Beyond state-of-the-art accuracy by fostering ensemble generalization

Sometimes practitioners are forced to go beyond the standard methods in order to gain more accuracy with their models. If one analyzes the problem of rocketing accuracy, ensembling is a good starting point. However, the trick lies in getting enough generalization from feature space.  In this regard, ensemble generalization--do not confuse with classic or "standard" ensemble methods such as Random Forest or Gradient Boosting--is the right path to follow, however complex. The idea is to combine predictions from "base learners" to train a second stage regressor, using these predictions as metafeatures. The trick is to use a J-fold cross-validation scheme and use always the same data partitions and seed. This kind of ensemble is often called stacking--as we "stack" layers of classifiers.

Let’s do an example: suppose that we have three base learners: GBM, ET, and RF. Then assume we have a LM as level 2 learner. First we divide the training data into J-folds, for example in 4--recall that these 4 folds are stratified and disjoint. Then we train each model using the traditional cross-validation scheme, that is train with 3 folds and predict with the remaining (works best if the predictions are in form of probabilities). These predictions are stored and will be used for training the level 2 model. Figure 1 depicts this process.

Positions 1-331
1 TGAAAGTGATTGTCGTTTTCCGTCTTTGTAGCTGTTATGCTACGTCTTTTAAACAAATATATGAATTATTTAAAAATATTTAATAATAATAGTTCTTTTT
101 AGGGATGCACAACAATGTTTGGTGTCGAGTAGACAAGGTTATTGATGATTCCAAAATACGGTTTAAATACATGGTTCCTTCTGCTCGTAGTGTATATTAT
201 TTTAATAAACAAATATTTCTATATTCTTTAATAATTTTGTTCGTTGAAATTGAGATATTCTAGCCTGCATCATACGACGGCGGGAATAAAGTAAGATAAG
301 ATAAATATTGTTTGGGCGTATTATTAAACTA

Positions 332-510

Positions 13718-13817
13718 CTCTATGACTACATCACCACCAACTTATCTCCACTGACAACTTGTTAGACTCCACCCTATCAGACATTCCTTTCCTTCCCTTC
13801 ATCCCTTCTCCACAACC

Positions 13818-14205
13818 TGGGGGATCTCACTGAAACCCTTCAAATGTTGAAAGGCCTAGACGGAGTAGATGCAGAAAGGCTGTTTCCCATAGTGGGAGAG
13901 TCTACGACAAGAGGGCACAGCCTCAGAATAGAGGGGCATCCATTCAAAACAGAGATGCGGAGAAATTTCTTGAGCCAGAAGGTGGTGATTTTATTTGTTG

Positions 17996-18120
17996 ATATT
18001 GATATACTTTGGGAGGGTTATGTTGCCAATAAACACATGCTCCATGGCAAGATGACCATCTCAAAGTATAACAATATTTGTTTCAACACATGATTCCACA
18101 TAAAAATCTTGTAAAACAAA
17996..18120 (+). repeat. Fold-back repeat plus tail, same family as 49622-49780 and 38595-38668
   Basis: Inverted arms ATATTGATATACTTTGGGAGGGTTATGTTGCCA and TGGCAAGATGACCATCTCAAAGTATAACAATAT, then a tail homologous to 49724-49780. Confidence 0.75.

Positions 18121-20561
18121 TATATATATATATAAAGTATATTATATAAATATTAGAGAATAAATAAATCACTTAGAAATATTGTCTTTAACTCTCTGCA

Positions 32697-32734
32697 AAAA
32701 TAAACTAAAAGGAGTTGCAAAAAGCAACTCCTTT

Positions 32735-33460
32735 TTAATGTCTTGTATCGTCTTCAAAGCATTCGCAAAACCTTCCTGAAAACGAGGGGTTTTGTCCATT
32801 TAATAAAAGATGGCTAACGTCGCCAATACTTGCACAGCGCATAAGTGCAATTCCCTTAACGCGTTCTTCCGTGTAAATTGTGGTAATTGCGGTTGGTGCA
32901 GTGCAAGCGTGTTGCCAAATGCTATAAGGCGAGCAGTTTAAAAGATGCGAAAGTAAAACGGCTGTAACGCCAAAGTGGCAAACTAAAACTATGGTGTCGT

Figure 1. Ensemble generalization (also known as Stacking) training scheme. The idea is to "stack" multiple layers for generalizing further (in this example we use two layers), and use a J-fold cross-validation scheme for avoiding bias (in this example J = 4).
After training the level 2 algorithm, we can proceed with the final predictions. To do so, we train again the base learners but using the whole training set. We do this to gain up to a 20% accuracy. It is important to highlight that we’ve to assure that the random seeds are the same that in the J-fold training! Afterwards, for each test example we predict with the base learners and collect the predictions. These are the input of the level 2 algorithm, which performs the final prediction.

I used these in Kaggle a few times and I’ve to say that it makes the difference. However, I found it to be difficult to get it working and it requires a lot of processing power. There is a nice post from Triskelion explaining ensembles that gave me the inspiration to write this